29 Apr Bleep: Squarepusher, Dent May, Joy Orbison, Shit Robot, Lone
It’s been a long while since English producer Thomas Jenkinson, aka Squarepusher, has put out a record that reminded us all why we fell in love with him so many years ago. On Ufabulum, his fourteenth studio album since starting in 1994, Squarepusher seems hellbent on releasing one of the most powerful and startling records of the year. Returning to his more drum-and-bass meets acid house styling, Jenkinson has captured all of our attention in 2012 with both “Dark Steering” and the brand new “Drax 2.” Ufabulum is out May 15th via Warp.
When somebody talks about Georgia’s Dent May, the first images conjured aren’t usually that of a crowded dance floor overflowing with fog and sweat. But thanks to Norwegian producer Prins Thomas, the first single from June’s Do Things has become exactly that: a ten minute, blissed out abstraction of the originally tingling pop track. Who knew that May and Thomas could be best friends.
For whatever reason, it seems like Joy Orbison was swept under the rug after last year’s love affair with producers like Jamie XX, James Blake, Jamie Woon, Shlomo and the like. Joy O seemed just a bit ahead of the game, but in 2012 he appears to be making a bit of a resurgence. His label Hinge Finger is putting out a new single “Ellipsis,” on May 25th, although no word of an album or anything more substantial on the horizon, unfortunately.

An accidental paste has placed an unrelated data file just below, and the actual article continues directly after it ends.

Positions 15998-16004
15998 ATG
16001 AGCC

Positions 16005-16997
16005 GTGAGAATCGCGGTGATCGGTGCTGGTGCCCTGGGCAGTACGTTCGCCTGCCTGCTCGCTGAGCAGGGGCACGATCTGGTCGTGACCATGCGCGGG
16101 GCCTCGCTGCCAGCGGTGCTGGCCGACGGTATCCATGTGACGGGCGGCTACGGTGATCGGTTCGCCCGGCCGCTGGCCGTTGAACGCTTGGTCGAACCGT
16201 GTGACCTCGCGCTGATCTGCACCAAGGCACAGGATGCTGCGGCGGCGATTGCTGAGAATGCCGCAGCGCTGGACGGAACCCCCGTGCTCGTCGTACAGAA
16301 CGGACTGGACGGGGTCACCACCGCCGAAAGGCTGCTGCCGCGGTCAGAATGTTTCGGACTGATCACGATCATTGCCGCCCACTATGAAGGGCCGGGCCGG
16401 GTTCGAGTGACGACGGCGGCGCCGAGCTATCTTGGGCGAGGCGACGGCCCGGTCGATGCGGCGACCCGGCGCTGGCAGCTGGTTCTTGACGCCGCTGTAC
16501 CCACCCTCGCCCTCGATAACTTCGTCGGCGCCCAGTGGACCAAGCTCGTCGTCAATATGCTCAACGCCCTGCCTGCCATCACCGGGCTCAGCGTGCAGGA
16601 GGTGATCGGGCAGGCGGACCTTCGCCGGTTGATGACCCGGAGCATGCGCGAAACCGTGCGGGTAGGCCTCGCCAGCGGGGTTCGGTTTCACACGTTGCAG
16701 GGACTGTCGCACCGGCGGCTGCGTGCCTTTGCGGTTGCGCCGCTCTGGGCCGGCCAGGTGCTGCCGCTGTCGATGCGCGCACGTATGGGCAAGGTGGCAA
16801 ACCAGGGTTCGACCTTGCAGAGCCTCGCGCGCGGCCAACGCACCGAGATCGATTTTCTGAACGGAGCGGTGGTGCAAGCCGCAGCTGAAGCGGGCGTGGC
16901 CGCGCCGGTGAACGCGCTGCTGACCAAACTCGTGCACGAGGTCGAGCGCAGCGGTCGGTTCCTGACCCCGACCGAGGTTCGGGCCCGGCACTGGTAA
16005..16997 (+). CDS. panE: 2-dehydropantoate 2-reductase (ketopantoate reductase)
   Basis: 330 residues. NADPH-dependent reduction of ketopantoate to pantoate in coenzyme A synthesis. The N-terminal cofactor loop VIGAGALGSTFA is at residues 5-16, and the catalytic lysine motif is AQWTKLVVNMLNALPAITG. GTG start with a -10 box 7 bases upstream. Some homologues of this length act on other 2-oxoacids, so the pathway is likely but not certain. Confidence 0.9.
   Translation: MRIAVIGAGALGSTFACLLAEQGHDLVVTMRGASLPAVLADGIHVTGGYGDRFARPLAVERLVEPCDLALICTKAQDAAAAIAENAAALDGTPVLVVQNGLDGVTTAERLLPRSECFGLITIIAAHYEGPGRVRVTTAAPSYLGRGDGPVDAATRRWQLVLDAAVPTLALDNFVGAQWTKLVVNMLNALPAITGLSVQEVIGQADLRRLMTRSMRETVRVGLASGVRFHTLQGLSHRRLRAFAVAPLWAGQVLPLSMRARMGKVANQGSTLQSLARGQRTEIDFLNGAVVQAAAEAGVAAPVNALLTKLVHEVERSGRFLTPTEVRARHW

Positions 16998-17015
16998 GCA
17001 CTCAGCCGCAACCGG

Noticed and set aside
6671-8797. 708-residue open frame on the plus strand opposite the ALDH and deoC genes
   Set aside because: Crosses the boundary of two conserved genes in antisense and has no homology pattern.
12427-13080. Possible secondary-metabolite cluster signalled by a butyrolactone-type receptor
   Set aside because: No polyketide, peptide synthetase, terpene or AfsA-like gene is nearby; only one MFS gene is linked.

One of the best records in 2010, Shit Robot’s From the Cradle to the Rave was a substantial landmark in the post-LCD Soundsystem DFA Records. With a huge string of singles and remixes to suport the album, Marcus Lambkin has certainly been on top of his game since the album. In 2012, the Shit Bot will return with a brand new single on DFA Records, a 12″ for “Teenage Bass” B/W “Space Race.” There’s a sampler and pre-order available.
UK producer Lone has a new album out this week on the habitually terrific R&S Records. Galaxy Gardens is a followup to the somewhat under appreciated Emerald Fantasy Tracks. The album’s lead single “Crystal Caverns 1991” was a raucous and perfected track that did well to hint at what the rest of the project would be. The classic synth patterns, timely vocal samples and all around schizophrenic nature combine to make one enthralling album.